Adapting to New Coworkers at Home

Adapting to New Coworkers at Home

Tips for new ways of working during a pandemic



You with your laptop, your partner with theirs, and the kids using tablets to access classes—or maybe you’re a single parent juggling the dual challenge of working and schooling on your own: This is what our days look like now. Everyone is grappling with the new way of life imposed by stay-at-home orders and social distancing. Here are some tips for navigating this brave new world.


Blog Adapting to New Coworkers at Home


Create a Schedule

One thing that’s been disordered by staying at home to limit the spread of COVID-19 is a daily schedule. Start and stop times for work and school have become more fluid. One way to create some normalcy in these most unusual days is to establish or maintain routine.

A schedule provides structure to your days to ensure you and your partner get your work done, your kids study, and that you all eat well and keep moving. Develop a schedule collectively and adjust it as needed. One of the adults has a conference call at 11 a.m.? It’s quiet time for everyone. Around 3 p.m. is when the kids get antsy? That could be a good time to take the dog out for a walk.

If you need to accomplish work that requires focus and concentration, consider doing it early in the morning before the kids wake up. You can always schedule a nap later.

Designating time for breaks and mealtimes can also help curb eating out of boredom or stress. (We’re not judging!) Use alarms and timers to keep on track.

If there’s more than one adult in the household, take turns supervising the kids.

And, if your schedule goes out of kilter, it’s okay. Some days you’ll hit the mark and other days you’ll have interruptions and meltdowns. It’s your schedule and you can change it. Adjust and keep going forward.

Blog Adapting to New Coworkers at Home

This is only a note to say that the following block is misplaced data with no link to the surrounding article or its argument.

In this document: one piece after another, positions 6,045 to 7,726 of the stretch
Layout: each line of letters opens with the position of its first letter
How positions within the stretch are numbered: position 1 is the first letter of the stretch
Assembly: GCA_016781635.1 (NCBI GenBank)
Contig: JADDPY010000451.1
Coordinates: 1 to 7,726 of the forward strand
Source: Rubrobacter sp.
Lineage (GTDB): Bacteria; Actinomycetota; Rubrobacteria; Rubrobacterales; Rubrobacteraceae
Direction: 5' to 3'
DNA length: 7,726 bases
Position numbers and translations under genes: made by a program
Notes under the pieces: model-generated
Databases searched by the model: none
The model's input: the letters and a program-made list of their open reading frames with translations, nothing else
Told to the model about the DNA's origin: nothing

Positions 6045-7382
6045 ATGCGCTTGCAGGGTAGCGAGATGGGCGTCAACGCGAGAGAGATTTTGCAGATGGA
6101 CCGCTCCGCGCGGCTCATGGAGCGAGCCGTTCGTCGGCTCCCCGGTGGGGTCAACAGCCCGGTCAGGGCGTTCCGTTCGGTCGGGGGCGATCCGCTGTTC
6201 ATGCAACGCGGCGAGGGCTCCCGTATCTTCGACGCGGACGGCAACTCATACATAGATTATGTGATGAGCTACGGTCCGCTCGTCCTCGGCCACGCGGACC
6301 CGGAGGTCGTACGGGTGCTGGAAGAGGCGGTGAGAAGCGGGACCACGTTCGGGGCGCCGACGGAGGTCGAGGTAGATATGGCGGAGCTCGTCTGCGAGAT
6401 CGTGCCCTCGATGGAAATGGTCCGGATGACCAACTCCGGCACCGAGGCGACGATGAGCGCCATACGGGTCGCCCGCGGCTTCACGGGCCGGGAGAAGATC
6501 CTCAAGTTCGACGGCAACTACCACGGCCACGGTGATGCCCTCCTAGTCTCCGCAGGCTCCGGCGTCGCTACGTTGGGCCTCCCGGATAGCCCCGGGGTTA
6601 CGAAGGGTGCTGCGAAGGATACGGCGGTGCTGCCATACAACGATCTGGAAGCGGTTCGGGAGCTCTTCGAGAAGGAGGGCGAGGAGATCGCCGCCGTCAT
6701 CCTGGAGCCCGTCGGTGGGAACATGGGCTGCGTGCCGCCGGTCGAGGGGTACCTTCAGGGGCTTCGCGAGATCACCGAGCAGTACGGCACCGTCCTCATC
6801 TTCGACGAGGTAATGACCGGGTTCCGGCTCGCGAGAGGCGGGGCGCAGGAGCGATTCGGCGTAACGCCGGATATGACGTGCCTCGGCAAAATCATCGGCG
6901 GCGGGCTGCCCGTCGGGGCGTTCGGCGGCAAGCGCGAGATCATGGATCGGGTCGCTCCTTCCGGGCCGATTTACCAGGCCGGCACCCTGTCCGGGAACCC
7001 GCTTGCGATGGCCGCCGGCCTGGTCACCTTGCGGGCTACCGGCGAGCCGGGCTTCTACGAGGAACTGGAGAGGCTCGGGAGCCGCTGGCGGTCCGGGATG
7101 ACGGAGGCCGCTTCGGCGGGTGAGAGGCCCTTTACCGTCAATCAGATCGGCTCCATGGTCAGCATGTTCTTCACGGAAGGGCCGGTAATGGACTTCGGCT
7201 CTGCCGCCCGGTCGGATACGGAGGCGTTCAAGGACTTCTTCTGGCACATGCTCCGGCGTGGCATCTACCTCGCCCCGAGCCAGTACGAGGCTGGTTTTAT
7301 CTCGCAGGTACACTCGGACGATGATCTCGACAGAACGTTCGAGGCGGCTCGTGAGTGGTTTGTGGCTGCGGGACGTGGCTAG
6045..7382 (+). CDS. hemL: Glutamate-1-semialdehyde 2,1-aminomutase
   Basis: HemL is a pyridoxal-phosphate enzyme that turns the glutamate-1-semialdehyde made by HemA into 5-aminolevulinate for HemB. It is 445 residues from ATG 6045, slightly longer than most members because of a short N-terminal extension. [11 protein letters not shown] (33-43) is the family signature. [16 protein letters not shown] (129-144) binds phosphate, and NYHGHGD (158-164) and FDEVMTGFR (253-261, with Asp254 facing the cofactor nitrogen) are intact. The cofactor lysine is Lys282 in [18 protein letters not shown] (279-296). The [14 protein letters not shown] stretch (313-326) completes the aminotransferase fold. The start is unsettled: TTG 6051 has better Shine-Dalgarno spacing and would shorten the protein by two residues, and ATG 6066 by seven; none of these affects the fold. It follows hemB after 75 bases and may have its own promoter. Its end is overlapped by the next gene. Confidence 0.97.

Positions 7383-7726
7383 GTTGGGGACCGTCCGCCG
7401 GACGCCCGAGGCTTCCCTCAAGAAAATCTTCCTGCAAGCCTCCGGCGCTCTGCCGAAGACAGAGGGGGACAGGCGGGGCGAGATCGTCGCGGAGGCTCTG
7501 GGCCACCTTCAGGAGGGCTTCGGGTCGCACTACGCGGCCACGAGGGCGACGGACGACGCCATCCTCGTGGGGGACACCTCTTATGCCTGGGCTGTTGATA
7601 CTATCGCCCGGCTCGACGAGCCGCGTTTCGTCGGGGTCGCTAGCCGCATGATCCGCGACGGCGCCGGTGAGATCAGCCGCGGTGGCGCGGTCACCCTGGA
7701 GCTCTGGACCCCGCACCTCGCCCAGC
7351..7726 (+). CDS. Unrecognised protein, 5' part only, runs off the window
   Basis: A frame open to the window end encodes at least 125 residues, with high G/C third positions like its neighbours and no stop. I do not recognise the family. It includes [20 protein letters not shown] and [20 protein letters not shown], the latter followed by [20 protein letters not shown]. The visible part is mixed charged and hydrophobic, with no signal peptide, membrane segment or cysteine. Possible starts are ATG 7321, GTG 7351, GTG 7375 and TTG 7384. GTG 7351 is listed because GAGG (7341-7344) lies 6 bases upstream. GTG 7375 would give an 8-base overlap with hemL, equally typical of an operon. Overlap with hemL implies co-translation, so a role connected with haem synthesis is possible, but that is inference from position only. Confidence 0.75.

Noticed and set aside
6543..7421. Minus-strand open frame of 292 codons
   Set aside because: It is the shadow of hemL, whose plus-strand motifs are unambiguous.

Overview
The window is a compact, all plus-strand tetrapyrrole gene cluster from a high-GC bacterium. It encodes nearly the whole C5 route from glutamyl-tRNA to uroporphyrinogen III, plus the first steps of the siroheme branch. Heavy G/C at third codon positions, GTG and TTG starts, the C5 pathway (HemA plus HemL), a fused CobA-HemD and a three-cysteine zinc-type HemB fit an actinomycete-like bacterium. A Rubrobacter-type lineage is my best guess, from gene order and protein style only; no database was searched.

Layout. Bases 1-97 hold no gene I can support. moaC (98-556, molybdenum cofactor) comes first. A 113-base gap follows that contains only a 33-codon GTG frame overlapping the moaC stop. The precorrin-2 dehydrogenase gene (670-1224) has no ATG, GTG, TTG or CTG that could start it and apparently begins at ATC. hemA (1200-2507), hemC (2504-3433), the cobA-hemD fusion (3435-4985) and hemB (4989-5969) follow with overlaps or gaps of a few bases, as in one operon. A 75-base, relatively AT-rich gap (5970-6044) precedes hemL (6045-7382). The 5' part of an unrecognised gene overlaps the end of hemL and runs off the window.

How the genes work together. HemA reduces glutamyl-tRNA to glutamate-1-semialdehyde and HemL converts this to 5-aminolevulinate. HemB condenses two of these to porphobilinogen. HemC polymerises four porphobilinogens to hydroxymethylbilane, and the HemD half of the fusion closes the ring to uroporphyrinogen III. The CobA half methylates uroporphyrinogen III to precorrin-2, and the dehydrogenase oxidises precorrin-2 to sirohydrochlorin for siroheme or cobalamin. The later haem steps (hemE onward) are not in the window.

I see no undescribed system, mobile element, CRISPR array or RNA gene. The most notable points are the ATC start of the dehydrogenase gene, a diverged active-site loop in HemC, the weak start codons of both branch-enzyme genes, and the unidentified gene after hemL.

Brains and Bodies Need Breaks

Working and schooling at home mean a lot of time tethered to our devices and screens. Build breaks into your day. Stretch. Have a mini-flash-mob dance party in the living room. Meditate. Sing a song. Play catch outside. Go for a bike ride or walk. Connecting with nature is a proven way to reduce stress.

Speaking of bodies, keep some basic ergonomics in mind while working and studying at home. Assess your work area to ensure your body is physically supported and comfortable. Take advantage of adjustable seating and tables if you have them to enable posture changes. Remember that “the eyes always win,” so the position of your monitor, laptop, and chair will affect your ability to see your screen the best. (Learn more about ergonomic work positions here.)

Blog Adapting to New Coworkers at Home

Explore New Topics

Reach into your memory and recall the days you were bored at school. Was your boredom simply a result of being forced to study something you weren’t interested in? Your kids probably feel the same way. Guide your student(s) to explore topics they wouldn’t ordinarily cover in school. It’s a great activity for adults, too.

For younger children, pre-select websites, videos, and resources for them to explore. (Check out these sites: 30+ Totally Free Educational Websites for Kids by Grade Level, Teaching Tools from Scholastic, and Mystery Science.)

Older kids can pursue independent studies with guidelines you discuss together.

Encourage your kids to share their findings with you at your next break or meal time. Ask investigative questions that will help them delve even further into their topics of choice.

This period of confinement can be also be used to build skills that aren’t in most curricula. For example, creating websites, making movies, editing videos, and doing research might be what make your students come alive. Many public schools have cut art and music programs. Use this time to share your artistic know-how with your kids.

Blog Adapting to New Coworkers at Home

Cut Yourself Some Slack

As difficult as it is being confined at home because of COVID-19, there are some silver linings. You get to spend time together as a family. You get to model good work and communication skills for your kids; they’ll see your self-discipline and focus. Your kids get to share their interests with you. You get to see what’s expected of them at school too.

There will also be interruptions. There will be frustrations. The dog will bark while you’re on a call. Patience will run short. Don’t sweat it if you lose your cool. When needed, sincerely apologize. Make amends. Move on. If you’re not sure how to apologize to your kids, check out these tips from Fatherly.

Loosen up and cut each other slack: Understanding and empathy will get all of us much further in the coming days.